• Create a hierarchy of important elements by using different shape sizes. In other words, make important items larger.

  • Add labels to show essential details for your audience.

You can also explore different options for the layout of a diagram. For example, consider the flow direction of your swimlane map. If you list actors in a column on the left, your top row can mark phases in the process or timeline. People often use a two-column top-to-bottom flow with vertical lines to assess value-added activities in a value stream map.

Some people also think swimlane diagrams work best with linear processes and less well when describing processes that extend in many branches from a central activity.

If you map complex activities or overviews for a large organization, consider drawing separate diagrams for each activity or creating pools to contain subprocesses and actors.

Here are a few steps to make the process run smoothly:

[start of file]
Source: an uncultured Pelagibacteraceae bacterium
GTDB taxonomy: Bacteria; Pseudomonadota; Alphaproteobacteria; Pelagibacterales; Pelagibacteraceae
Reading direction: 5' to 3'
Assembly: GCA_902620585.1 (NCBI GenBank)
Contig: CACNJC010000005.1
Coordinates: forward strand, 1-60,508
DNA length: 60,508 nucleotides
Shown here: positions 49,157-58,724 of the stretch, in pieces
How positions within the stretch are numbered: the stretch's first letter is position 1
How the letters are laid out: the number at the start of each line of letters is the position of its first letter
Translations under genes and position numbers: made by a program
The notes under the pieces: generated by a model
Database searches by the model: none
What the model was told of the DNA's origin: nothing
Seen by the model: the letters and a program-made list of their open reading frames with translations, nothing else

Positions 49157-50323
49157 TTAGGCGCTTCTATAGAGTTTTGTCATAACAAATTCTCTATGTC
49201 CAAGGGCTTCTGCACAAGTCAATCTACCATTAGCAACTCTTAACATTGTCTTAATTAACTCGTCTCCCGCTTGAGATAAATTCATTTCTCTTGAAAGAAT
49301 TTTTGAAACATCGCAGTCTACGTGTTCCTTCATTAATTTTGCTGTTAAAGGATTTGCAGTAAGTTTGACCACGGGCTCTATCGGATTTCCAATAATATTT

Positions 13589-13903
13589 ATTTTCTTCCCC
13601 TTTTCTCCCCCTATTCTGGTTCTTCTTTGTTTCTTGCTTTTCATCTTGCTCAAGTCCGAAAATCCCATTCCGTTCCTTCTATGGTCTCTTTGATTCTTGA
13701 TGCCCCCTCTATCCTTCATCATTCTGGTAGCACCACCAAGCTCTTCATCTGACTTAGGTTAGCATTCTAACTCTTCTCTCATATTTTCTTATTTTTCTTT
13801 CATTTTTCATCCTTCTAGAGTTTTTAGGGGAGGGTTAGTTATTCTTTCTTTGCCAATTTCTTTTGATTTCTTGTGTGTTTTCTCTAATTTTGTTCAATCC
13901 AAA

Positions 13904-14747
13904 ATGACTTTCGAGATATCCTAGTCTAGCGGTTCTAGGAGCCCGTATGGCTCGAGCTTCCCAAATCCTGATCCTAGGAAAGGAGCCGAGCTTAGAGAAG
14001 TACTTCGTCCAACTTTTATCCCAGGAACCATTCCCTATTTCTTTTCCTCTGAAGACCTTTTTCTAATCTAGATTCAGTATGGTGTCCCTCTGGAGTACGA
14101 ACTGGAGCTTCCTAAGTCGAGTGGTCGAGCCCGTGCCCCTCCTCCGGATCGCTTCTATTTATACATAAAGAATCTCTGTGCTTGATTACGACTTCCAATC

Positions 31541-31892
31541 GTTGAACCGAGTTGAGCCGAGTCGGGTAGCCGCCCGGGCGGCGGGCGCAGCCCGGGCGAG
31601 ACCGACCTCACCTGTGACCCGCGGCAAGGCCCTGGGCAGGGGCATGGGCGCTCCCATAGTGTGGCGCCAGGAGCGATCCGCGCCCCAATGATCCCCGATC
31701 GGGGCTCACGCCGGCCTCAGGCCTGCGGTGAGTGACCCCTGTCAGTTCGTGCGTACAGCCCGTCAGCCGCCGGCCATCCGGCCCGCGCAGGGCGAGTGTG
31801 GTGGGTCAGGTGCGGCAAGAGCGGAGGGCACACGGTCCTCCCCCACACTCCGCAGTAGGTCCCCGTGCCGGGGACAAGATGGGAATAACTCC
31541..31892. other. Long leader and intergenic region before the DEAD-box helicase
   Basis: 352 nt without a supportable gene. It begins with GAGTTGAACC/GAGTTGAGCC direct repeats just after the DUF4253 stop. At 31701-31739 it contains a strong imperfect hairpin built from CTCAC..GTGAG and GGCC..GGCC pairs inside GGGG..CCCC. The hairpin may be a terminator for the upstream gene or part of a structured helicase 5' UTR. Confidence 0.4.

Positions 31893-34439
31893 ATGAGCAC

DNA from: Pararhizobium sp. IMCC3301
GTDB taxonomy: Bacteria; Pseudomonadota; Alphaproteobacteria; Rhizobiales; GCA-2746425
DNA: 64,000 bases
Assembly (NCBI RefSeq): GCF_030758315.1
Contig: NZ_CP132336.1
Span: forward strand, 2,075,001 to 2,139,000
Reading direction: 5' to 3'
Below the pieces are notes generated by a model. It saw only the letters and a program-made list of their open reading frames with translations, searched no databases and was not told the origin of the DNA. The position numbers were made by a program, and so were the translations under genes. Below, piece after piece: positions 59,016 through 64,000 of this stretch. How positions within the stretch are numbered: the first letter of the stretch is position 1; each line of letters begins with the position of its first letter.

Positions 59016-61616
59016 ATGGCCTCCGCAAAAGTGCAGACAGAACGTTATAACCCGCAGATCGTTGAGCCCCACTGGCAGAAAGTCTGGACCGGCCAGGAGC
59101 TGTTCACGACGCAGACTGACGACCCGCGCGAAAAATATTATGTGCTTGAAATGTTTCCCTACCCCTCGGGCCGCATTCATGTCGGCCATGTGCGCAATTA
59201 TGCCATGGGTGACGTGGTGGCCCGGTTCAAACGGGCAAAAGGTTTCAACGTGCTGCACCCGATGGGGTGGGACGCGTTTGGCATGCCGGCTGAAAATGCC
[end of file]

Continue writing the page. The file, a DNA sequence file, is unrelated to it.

1. Choose a free ready-made swimlane template. For a prototype, use different colored sticky notes to sketch your process.

  2. Create two columns of rows. In the left-hand column, write your actors, the people, jobs, or tools who will perform activities. Create swimlanes. Add as many as you need to depict your process.

  3. Enter the starting point in a rounded rectangle circle in the upper left lane and label it.

  4. Add and label additional steps in each lane as appropriate, connecting each step to the previous step or steps with a line as you would in a flowchart. Conventionally, you work down and to the right as you chart progress. Add arrows to indicate the process flow. Lines can cross swimlanes as the output of one step moves to the next step.

  5. Label elements with short descriptions. Keep the diagram clean.

  6. Share the prototype with team members and other stakeholders for verification, and keep your diagram updated as things change.

Best practices for optimizing swimlane process maps

Swimlane process maps are great tools for troubleshooting existing processes. For example, are there many steps in one lane and fewer in others? Consider shifting some actions or activities to another actor.

Does the process often get stuck on one action? That lane may need more resources or clarity about task requirements. What if a process repeatedly unravels and slips deadlines? Consult a swimlane diagram to find handoff and communication points and observe to determine how you can better support these transfers.

When attempting process improvement, your swimlane map can become your roadmap as you visualize where waste, redundancy, and poor communication happen.